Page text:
People who suffer from trichotillomania struggle with more than a disorder that carries stigma. There is a lot of guilt and shame felt because of the disorder itself. Trich is not experienced by many and few people understand what it entails. All someone knows or sees is that someone pulls out their hair. In addition, the behaviors are magnified by the visual consequences of pulling out hair. Once the hair is out, it takes a long time to grow back. If it does, it will probably be weaker and look different from other hair. And sometimes it doesn’t grow back at all. Try explaining that to someone who doesn’t get it.
The wearables market is booming and this wave reached the mental health fields too. What is significant to our readers is that some of those companies are focused specifically on BFRB disorders such as excoriation disorder and trichotillomania. We decided to reach out to all vendors who are creating devices for the BFRB market, and put their products to the test. This is going to be the first post in a series of reviews dedicated to such devices. This following is a thorough review by a member of our team:
Hello – Slightly Robot
“The Slightly Robot Bracelet tracks your hands and vibrates when you forget what they're doing, whether it's pulling your hair, biting your nails, or something else.”
Trichstop.com has developed a free self-monitoring and tracking app available to anyone to download on both android and apple stores. Tracking hair pulling is a mindful practice that can help in many ways.
A mindful practice
What do we mean by mindful practice? Mindfulness is the process of being present in the moment, aware of thoughts, feelings, and bodily sensations without judgment. Practicing mindfulness can help you separate of the behavior of hair pulling from your identity and objectively evaluate where you are and where you want to be.
The world is full of stimuli that affect your five senses: sight, sound, smell, taste, touch. Every person is unique in the way their brain processes that stimuli and sensory overload can occur for anyone.
What is sensory overload?
Some people feel increased stress when stimuli gets to be too much. Think of that fingers-on-the-chalkboard sound and the sensation you feel when that happens. Now imagine that feeling happening when there are too many people around or when someone touches you or when there is too much noise. When someone has a sensitivity to outside stimuli, the body’s stress response can activate in such a way that the nervous system becomes overwhelmed. Some people experience panic attacks when the nervous system overloads and some people experience physical pain. When that happens, the natural response is to search for a way soothe ourselves or to make it stop.
Compulsive hair pulling is a stressful disorder often hid from family and friends. A cycle of negative emotions goes with the behavior including guilt, shame, and embarrassment. Many people who suffer from compulsive hair pulling prefer isolation, withdrawing from social interaction for fear of judgment. A person is left to deal with the disorder alone, internalizing negative emotions and often struggling with depression and anxiety.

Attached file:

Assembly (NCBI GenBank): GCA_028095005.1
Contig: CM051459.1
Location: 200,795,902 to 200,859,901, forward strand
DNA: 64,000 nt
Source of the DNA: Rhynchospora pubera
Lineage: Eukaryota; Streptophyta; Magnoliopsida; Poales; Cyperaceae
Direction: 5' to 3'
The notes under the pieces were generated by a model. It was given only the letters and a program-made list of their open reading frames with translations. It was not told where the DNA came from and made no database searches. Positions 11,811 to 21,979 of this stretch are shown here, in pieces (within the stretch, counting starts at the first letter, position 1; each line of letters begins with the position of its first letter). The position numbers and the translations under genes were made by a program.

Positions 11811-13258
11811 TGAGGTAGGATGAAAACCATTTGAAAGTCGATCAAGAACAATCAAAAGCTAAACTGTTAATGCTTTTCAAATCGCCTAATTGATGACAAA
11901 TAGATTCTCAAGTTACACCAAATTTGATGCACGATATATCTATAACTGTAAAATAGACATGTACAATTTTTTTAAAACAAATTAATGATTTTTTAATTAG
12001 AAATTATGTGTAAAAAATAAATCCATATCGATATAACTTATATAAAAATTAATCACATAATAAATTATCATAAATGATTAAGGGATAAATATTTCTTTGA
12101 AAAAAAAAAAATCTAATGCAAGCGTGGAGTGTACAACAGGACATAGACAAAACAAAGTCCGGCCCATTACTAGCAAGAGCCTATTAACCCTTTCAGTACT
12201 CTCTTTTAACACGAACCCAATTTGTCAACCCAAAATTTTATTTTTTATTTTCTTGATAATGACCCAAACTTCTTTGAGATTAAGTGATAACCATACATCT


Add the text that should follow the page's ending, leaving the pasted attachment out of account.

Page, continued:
For many people with Trichotillomania, wearing a wig can provide the confidence to go out, it can even sometimes reduce pulling. However good wigs are costly, and with daily wearing they can become worn out so requires special care. Proper care of wigs is important for them to look their best and maintain longevity. First, take care of your own hair. Even if you wear a wig to hide damage from hair pulling, it is important to keep your hair and scalp clean and moisturized. This helps keep you healthy and keeps the underside of the wig clean. Some people choose to wear a wig cap over their hair before putting on a wig, and that should be kept clean as well. The procedure for maintaining your wig will depend upon whether it is synthetic or natural hair. In some ways, synthetic hair is easier to care for than natural hair, but the point is not to treat a wig like your own hair.
Allie is a sixteen year old girl living in Chicago, who makes videos about beauty, fitness, and mental health. Allie also struggles with trichotillomania. In this video she shares some of her tips to stop pulling your hair out. Although there is currently no cure for trichotillomania and no guaranteed way to stop pulling your hair, below is a list of tips and strategies that may be helpful in reducing and/ or stopping your hair pulling. Not all of them may work for you. The idea behind this is to try as many as you possibly can in order to create your very own “stop picking tool kit” that is unique to you.
Dating someone with a body-focused repetitive behavior (BFRB) presents its own set of challenges, which someone without the disorder may find it difficult to navigate. Living with BFRB disorders can cause individuals to feel extremely vulnerable. It can lead to isolation, loss of confidence and feeling of shame. So, perhaps the most valuable thing to do is to take a moment and place yourself in your partner’s shoes. Imagine what they must feel like, if you really get what life must be like with BFRB disorders, compassion and acceptance will automatically show up. You will understand that like anyone, your partner just wants to be treated with love, compassion and acceptance.
Online Test for Trichotillomania
Find Out The Severity of Your Hair Pulling With This Free Online Test